Official German studies

An official German study was published in 1997 by the Institute of Medical Statistics and Documentation (IMSD), University of Mainz (Germany). The study was based on data from the German Childhood Cancer Registry, 1980-1995.
Main result: No increased risk of childhood cancer in the vicinity of 20 West German nuclear facilities
(relative risk: RR=0.99 in 0-15 km zone and RR=1.04 in 0-5 km zone). The IMSD study also reported a 25% increase of cancer rates in the 15-km zone of nuclear facilities in the former GDR. This increase is significant (p=0.045) when a one-sided test is used.

Already in 1995, the Federal Office of Radiation Protection (Bundesamt für Strahlenschutz, BfS) had conducted a study of childhood cancer rates in the 15-km zone around 5 Bavarian nuclear facilities (3 NPP sites, 1 small research reactor (4 MWth), one small experimental reactor (16 MWel), decommissioned in 1985). No increased cancer risk was detected.

Thus, until 1997, all official German studies of childhood cancer incidence near nuclear facilities reported negative results.


IMSD study revisited (1998)

In addition to sites of commercial nuclear power plants, the authors of the IMSD study had included sites of two nuclear research facilities (Karlsruhe and Jülich), one small research reactor (Kahl, capacity 16 MWel) that was decommissioned in 1985, one prototype high temperature reactor (Hamm-Uentrop, 307 MWel) that operated for a total of about 400 days, and a commercial reactor (Mülheim-Kärlich) that operated for several months. When the data analysis was restricted to the 15 commercial nuclear power plants and to the 5-km zone, a significant 22% increase of childhood cancer rates (p=0.047) was found.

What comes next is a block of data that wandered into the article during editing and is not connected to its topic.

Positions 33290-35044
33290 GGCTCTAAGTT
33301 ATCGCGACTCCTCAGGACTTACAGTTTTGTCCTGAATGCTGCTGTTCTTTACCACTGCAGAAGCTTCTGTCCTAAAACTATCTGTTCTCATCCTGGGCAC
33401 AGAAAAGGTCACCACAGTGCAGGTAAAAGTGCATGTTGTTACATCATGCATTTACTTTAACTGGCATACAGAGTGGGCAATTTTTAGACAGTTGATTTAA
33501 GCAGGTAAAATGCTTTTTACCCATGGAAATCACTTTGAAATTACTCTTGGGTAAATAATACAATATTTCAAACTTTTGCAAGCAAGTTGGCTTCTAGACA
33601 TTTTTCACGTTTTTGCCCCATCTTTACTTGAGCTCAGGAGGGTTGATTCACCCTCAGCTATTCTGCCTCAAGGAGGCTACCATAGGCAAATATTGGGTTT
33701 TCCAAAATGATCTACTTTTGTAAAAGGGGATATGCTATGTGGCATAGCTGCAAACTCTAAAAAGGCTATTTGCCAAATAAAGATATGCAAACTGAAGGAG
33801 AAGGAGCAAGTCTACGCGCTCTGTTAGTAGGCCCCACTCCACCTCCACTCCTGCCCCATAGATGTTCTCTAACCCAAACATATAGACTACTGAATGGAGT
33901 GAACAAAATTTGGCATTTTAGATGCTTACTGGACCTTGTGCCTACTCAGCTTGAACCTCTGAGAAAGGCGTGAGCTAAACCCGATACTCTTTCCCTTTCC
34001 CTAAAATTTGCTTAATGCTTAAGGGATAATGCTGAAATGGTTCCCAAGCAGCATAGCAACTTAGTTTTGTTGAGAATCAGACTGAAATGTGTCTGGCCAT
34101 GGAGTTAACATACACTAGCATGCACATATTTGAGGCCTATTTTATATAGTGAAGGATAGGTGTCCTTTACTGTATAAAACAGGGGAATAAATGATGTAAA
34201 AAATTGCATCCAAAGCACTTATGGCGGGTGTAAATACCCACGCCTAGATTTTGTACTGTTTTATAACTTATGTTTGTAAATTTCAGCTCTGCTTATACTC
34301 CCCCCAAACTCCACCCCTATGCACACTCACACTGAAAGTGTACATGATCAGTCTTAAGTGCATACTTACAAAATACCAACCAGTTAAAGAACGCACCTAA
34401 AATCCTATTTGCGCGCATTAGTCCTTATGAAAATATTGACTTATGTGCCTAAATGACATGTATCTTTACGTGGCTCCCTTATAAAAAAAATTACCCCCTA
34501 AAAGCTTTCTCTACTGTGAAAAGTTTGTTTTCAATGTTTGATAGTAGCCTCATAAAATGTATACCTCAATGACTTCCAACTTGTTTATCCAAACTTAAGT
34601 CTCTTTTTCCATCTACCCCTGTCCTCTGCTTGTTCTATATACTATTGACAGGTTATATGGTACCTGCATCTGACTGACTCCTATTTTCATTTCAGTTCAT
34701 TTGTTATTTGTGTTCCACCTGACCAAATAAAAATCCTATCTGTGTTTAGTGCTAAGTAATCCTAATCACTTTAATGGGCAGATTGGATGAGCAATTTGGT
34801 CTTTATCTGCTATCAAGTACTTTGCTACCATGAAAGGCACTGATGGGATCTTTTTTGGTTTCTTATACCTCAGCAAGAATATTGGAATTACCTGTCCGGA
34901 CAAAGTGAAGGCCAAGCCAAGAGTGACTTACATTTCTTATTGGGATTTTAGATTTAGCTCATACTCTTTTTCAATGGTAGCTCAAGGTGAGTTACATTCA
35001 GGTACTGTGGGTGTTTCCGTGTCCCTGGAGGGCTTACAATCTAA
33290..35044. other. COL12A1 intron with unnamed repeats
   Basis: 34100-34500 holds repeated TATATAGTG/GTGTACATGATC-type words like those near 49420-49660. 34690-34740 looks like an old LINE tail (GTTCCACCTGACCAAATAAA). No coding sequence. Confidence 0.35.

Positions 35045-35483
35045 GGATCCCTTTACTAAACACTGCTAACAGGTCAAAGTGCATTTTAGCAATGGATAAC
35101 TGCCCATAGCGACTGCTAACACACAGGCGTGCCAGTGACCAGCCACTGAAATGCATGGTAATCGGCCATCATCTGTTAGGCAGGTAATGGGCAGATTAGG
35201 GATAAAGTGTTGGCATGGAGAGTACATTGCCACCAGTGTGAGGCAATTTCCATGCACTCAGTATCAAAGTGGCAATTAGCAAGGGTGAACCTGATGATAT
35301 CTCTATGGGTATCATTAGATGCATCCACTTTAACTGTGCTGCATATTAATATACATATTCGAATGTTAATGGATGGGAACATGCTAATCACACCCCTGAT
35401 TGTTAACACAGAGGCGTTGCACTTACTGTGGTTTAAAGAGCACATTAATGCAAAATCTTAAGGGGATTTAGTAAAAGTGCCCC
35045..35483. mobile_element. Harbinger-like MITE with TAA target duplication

The IMSD study also provides data of standardized incidence rates (SIR) for 3 distance zones (0-5 km, 5-10 km, 10-15 km). The cancer rates decrease with increasing distance from the NPP site as can be seen from the figure below.

In the 5 km zone, the increase of cancer rates for children below age 5 is 54% (p=0.0034). An even higher 76% increase of leukemias  is found (p=0.012).

The figure below shows the relative risk, i.e., the cancer rates in the study area divided by the rates in a control area far from the NPP site, for all 15 NPP sites, for boiling water (BWR) and for pressurized water (PWR) reactors, for the 5 sites of experimental and research rectors (other sites) and for  all sites combined.

Also the data used in the BfS study for Bavaria yield a significant 35% increase of childhood cancers (p=0.0043) when Garching and Kahl are omitted from the analysis, i.e., when only the 3 Bavarian commercial NPP sites are included in the analysis.

Thus, data from official studies show significant increases of childhood cancer rates when restricted to commercial NPPs.

Reacting to considerable public concern, the BfS decided to commission a new case control study to investigate the reasons for the observed increase of cancer rates near Bavarian and German NPPs (KiKK study). The study started in 2003 and was supposed to be finished by the end of 2006. The results were eventually presented in December 2007.



Körblein A, Hoffmann W. Childhood Cancer in the Vicinity of German Nuclear Power Plants.
Medicine & Global Survival, August 1999, Vol.6: 18-23   download (PDF 371 kB)